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X-T1 Speed Question

Discussion in 'X-T2, X-T1, X-T20, X-T10' started by bkasten, Apr 19, 2017.

  1. bkasten

    bkasten New Member

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    Hello,

    I have had an X-T1 for about a year and a half now. I was previously shooing a Nikon DSLR. I love the camera but have always found it to be "slow". With the Nikon I could snap photos as fast as I could press the button, but with the X-T1 there is a substantial delay between each shot. (Not talking about using continuous mode). I attributed this as a difference between SLR and mirrorless.

    Recently I bought the X100F and was amazed how fast I could shoot with this camera. Now I realize it's not a mirrorless thing. Is there a reason for the difference? Could a firmware update fix it? Would the X-T2 or X-Pro2 be any faster?

    Thanks for any help!
     
  2. roalk

    roalk Premium Member

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    I've had my X-T1 for more than two years and have never had this problem. Generally it will fire as quick as I can press the shutter.
    One thing worth checking is to go to Shooting Menu 1/Autofocus Settings/Release/Focus Priority and make sure that the Priority Selection Release settings are set to RELEASE and not to FOCUS.
     
    morne.kombrink likes this.
  3. colombiano

    colombiano Member

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    Coming from DSLR, I also find that X-T1 is slower to focus, as the OP noticed. That is a "downgrade" with X-T1. However, I'm happy that I have much much more reliable focus system with X-T1 than I had with DSLR, especially shooting at wide apertures with fast lenses.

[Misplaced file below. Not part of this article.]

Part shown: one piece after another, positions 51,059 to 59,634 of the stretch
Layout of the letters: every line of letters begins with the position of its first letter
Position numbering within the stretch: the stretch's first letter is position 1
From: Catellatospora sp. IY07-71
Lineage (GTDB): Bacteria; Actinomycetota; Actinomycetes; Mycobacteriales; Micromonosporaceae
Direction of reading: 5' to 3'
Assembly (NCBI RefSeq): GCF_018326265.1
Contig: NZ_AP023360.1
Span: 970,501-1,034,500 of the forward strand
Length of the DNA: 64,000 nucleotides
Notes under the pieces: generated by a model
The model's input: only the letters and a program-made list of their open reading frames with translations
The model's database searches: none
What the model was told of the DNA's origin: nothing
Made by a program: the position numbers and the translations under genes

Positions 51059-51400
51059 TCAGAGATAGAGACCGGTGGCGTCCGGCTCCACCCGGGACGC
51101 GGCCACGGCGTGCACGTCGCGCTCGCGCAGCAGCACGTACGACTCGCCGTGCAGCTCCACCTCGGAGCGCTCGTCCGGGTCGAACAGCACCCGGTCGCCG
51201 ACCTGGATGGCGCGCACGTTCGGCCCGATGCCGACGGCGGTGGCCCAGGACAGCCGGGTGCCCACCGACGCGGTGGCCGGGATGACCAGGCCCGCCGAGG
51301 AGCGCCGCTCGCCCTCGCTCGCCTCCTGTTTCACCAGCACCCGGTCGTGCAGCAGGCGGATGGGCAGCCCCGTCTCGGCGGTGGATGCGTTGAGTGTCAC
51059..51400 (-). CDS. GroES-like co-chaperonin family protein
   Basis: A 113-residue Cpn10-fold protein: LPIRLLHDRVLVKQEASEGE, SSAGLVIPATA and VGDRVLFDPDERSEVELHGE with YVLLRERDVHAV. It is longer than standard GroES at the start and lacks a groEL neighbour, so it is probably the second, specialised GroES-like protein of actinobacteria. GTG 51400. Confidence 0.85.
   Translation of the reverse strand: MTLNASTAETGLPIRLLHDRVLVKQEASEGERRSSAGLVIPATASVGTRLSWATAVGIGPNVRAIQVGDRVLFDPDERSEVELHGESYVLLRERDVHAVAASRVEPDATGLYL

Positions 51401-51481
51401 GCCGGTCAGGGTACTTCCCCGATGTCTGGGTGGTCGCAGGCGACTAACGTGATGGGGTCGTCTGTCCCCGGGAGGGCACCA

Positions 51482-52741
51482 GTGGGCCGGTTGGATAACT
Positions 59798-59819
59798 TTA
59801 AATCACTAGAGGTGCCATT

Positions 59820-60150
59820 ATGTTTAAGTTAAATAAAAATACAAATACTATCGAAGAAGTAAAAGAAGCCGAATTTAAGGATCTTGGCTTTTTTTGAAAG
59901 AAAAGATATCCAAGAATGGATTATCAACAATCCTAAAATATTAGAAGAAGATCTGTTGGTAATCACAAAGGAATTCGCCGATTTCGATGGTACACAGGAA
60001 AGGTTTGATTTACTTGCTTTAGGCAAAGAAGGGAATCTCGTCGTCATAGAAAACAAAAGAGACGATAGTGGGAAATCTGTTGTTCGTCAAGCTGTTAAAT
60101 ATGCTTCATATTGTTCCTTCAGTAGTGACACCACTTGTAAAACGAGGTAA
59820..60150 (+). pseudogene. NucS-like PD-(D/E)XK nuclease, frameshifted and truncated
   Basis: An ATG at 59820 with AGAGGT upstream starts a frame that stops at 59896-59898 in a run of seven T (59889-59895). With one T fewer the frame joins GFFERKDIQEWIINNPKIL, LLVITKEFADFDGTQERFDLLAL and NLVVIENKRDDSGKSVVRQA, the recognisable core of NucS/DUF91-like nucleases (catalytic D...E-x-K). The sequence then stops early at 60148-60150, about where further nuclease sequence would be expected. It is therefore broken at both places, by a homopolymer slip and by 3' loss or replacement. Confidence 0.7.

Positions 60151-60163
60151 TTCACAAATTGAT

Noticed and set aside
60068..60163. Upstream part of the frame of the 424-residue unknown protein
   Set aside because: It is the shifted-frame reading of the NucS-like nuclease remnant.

I'm not sure if proposed "Release priority" over "Focus priority" is good solution. This might improve quickness at cost of more out-of-focus shots...
     
  4. perob

    perob Member

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    I had that same feeling too, coming from DSLR via X-Pro1 and then to X-T1. I found them both a little "slow".
    I guess it was more a feeling, but the EVF seemed slower on updating in poor lightning and it may have caused this feeling of a slower response overall.
    Moving forward to X-T2 and that feeling was long gone, even when shooting in "focus priority" and poor lightning.

    I have to add, that this feeling also depends on what lens you are using. Some of the "old" XF-mounts use more time to focus.
     
    Last edited: Apr 19, 2017
  5. George Komiotis

    George Komiotis AKA Photogeo180

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    All things being equal, if you choose High Performance (under Power Management) focusing will be faster.
    The down side is that your batteries will get drained faster.

    Other AF setting impact focusing speed significantly as well, so be sure you don't have face detection on if you don't need it. My guess is that Single Point AF should be the faster option (compared to Zone, Wide etc) but take it with a grain of salt as I never tested it.

    Last, I feel that the X-T1 with the latest firmware updates allows for many different AF settings, maybe too many for users who are not tech friendly. That said, one needs to be sure they are using the settings that best suit their shooting needs, thus allowing optimal AF performance. And that's why I review the X-T1 AF specs and info from time to time.